How are group means, percentages, and correlations used to describe research results

Thus far we’ve covered the key descriptive statistics—the mean, median, mode, and standard deviation—and we’ve learned how to test the difference between means. [ But often we want to know how two things (usually called "variables" because they vary from high to low) are related to each other.
For example, we might want to know whether reading scores are related to math scores, i.e., whether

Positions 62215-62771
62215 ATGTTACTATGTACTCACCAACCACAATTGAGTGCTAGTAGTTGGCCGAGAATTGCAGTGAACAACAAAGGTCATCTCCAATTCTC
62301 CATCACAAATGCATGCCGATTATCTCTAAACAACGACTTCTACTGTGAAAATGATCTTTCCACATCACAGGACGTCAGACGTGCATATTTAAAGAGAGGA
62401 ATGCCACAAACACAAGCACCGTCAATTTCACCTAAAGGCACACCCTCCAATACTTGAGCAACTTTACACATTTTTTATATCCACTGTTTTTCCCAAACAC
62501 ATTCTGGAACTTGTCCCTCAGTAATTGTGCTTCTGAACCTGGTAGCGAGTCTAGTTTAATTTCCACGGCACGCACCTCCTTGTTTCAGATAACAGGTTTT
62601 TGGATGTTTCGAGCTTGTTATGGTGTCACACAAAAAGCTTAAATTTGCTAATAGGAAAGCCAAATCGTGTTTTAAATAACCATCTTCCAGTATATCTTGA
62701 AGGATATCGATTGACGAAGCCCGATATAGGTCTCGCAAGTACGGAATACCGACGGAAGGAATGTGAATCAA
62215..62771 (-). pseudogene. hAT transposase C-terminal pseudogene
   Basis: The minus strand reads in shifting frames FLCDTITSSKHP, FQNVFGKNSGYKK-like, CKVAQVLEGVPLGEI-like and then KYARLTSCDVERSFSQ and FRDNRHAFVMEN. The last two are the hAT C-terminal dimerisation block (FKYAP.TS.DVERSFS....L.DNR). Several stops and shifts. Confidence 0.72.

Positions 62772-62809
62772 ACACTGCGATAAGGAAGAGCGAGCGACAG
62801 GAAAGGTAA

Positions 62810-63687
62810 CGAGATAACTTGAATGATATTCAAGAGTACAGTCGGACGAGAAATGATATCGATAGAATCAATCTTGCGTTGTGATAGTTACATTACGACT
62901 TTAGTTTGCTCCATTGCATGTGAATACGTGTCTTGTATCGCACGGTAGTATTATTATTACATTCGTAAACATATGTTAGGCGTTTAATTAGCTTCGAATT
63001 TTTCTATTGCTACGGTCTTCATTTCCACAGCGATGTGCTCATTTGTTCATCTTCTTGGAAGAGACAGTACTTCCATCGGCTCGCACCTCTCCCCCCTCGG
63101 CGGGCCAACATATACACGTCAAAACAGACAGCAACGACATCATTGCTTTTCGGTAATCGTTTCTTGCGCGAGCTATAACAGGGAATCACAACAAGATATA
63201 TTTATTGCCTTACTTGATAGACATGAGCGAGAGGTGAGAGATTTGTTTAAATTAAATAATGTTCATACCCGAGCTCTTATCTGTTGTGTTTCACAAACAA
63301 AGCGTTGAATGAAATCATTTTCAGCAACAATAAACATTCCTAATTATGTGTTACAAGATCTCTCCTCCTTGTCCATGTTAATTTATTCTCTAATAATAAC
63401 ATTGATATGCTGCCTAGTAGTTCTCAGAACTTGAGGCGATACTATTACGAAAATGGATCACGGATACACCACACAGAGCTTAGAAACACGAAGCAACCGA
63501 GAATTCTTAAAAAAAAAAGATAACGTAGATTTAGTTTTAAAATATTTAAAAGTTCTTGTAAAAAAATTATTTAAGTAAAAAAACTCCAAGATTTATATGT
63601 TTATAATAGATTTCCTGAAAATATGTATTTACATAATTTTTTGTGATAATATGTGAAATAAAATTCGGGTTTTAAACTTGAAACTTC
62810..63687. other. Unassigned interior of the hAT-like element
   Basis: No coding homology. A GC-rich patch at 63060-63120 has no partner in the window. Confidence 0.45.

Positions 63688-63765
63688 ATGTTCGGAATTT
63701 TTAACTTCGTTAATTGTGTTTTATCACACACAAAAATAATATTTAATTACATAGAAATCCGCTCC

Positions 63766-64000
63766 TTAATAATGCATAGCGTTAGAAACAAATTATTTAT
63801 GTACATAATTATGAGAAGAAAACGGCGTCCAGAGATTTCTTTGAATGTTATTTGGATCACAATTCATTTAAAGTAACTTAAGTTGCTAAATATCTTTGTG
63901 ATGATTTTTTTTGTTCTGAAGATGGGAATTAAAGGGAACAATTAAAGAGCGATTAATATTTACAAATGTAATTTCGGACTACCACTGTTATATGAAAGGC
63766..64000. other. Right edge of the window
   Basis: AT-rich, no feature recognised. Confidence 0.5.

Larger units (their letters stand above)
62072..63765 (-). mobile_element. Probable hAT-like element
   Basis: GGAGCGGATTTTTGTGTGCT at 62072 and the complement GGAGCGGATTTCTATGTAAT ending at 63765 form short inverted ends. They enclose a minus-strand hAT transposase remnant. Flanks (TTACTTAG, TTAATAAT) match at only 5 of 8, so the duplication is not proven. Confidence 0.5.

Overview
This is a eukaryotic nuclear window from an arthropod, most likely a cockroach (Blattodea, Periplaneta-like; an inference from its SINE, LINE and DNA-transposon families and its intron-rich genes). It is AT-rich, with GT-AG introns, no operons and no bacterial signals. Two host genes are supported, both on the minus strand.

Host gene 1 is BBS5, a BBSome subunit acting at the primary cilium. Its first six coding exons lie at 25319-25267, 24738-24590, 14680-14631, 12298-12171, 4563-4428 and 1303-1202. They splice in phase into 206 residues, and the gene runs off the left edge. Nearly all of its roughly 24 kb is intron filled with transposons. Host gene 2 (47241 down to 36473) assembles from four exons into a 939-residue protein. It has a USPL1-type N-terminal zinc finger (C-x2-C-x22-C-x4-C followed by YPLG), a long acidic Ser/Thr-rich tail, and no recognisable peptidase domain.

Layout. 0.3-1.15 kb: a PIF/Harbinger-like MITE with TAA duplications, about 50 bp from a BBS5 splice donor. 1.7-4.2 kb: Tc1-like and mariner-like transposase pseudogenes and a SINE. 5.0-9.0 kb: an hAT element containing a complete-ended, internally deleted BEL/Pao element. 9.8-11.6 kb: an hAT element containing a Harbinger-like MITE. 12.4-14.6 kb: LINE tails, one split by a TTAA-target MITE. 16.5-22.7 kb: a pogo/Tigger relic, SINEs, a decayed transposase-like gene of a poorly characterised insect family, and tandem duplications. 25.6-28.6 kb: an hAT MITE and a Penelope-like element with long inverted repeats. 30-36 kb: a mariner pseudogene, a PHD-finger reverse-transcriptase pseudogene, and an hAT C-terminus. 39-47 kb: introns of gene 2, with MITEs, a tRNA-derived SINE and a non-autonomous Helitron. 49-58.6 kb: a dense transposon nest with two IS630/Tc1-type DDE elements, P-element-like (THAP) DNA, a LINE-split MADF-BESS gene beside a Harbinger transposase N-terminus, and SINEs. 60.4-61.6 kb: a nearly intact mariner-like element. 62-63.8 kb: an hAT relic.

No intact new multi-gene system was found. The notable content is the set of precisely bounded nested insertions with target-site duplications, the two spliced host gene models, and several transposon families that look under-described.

students who have high reading scores also have high math scores, and vice versa. The statistical technique for determining the degree to which two variables are related (i.e., the degree to which they co-vary) is, not surprisingly, called correlation.
There are several different types of correlation, and we’ll talk about them later, but in this lesson we’re going to spend most of the time on the most commonly used type of correlation: the Pearson Product Moment Correlation. ]

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